- Fed officials speak on U.S. economy and monetary policy
- Treasury sells 30-year bonds at highest yield since July
Treasuries rose, pushing 10-year yields down from close to a three-month high, as Federal Reserve officials stressed the need for a cautious approach to lifting interest rates while reiterating their inclination to begin the process this year.
Chicago Fed President Charles Evans said any increases should be “gradual” and rates could be less than 1 percent at the end of next year, while Richmond Fed President Jeffrey Lacker said caution is warranted in policy responses to financial markets. Their remarks came as New York Fed President William C. Dudley said the conditions needed to begin normalizing monetary policy “could soon be satisfied,” and St. Louis Fed President James Bullard said keeping rates near zero is no longer needed with labor and inflation gains near the central bank’s goals.
The policy makers spoke Thursday as investors seek hints regarding both the timing of an initial liftoff and the pace of subsequent increases. The central bank last month signaled it may raise rates for the first time since 2006 at its next meeting in December. Since then, futures traders have boosted the probability of an increase this year as data supported the view that the U.S. economy is growing.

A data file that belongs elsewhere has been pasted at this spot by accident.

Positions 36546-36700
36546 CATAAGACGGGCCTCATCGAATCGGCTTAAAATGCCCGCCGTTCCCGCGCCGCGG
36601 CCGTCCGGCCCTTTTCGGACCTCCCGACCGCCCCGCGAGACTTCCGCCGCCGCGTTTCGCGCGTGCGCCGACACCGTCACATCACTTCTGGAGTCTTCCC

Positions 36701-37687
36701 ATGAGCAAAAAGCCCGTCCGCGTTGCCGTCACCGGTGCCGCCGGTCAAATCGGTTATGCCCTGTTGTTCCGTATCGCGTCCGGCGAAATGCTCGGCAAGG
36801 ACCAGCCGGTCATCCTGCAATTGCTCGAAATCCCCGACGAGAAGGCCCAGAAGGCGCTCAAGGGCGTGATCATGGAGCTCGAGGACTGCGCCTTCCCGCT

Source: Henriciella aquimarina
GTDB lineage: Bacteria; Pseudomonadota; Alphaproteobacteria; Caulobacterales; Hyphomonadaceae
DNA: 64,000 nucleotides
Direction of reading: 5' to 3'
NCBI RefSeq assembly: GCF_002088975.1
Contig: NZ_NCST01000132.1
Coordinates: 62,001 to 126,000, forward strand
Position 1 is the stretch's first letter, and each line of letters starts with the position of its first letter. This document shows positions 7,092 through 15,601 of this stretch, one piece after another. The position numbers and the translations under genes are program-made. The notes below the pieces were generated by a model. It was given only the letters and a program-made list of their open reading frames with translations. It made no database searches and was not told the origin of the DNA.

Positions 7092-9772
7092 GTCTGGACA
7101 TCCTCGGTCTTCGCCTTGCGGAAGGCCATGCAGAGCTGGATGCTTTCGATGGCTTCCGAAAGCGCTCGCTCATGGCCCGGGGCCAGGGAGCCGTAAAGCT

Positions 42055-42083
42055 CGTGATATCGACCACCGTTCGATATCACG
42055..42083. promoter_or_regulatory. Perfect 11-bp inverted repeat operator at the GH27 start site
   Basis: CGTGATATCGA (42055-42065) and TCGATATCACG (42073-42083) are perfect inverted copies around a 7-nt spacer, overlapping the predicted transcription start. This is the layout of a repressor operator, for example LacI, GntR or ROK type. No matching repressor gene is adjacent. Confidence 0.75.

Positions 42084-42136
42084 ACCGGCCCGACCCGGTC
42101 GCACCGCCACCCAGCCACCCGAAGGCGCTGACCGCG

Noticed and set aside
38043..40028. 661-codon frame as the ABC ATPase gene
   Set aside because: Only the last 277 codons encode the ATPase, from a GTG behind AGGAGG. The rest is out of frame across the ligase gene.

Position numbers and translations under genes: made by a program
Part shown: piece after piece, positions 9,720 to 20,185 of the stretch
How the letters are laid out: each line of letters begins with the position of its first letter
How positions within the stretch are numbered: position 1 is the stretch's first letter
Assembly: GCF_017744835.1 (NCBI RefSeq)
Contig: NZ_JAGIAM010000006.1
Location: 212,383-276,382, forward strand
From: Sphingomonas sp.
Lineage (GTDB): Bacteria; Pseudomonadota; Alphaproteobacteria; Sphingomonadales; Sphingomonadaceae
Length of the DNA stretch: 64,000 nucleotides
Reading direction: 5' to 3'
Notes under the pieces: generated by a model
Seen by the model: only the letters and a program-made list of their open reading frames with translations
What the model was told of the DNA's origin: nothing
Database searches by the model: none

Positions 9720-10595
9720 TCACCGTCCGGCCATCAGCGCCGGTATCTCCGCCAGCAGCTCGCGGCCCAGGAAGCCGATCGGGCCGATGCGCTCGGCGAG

"Nobody specifically wanted to say yes to December or no to December," said John Briggs, head of strategy for the Americas at RBS Securities Inc. in Stamford, Connecticut, referring to the Fed speakers. "The important stuff now is we’re going to focus back on the data."
The 10-year note yield fell two basis points, or 0.02 percentage point, to 2.31 percent as of 5 p.m. in New York, according to Bloomberg Bond Trader data. The 30-year bond yield fell three basis points to 3.09 percent.
The Treasury sold $16 billion of 30-year bonds Thursday at a yield of 3.07 percent, the highest since July. The yield was lower than the 3.087 percent level traders anticipated in a Bloomberg News survey before the auction.
Futures contracts signal a 64 percent chance that Fed officials will raise their target rate by year-end. The next policy announcement is scheduled for Dec. 16. The calculations assume the rate will average 0.375 percent after the first increase, versus the current target range of zero to 0.25 percent.
Dudley said in a speech to the Economic Club of New York that the central bank should proceed with caution as it raises rates, while not specifying whether he anticipates rates rising at next month’s policy meeting.
“After liftoff commences, I expect that the pace of tightening will be quite gradual,” he said.
Fed Chair Janet Yellen was also among Thursday’s speakers. Fed Vice Chairman Stanley Fischer will speak at 6 p.m. in Washington.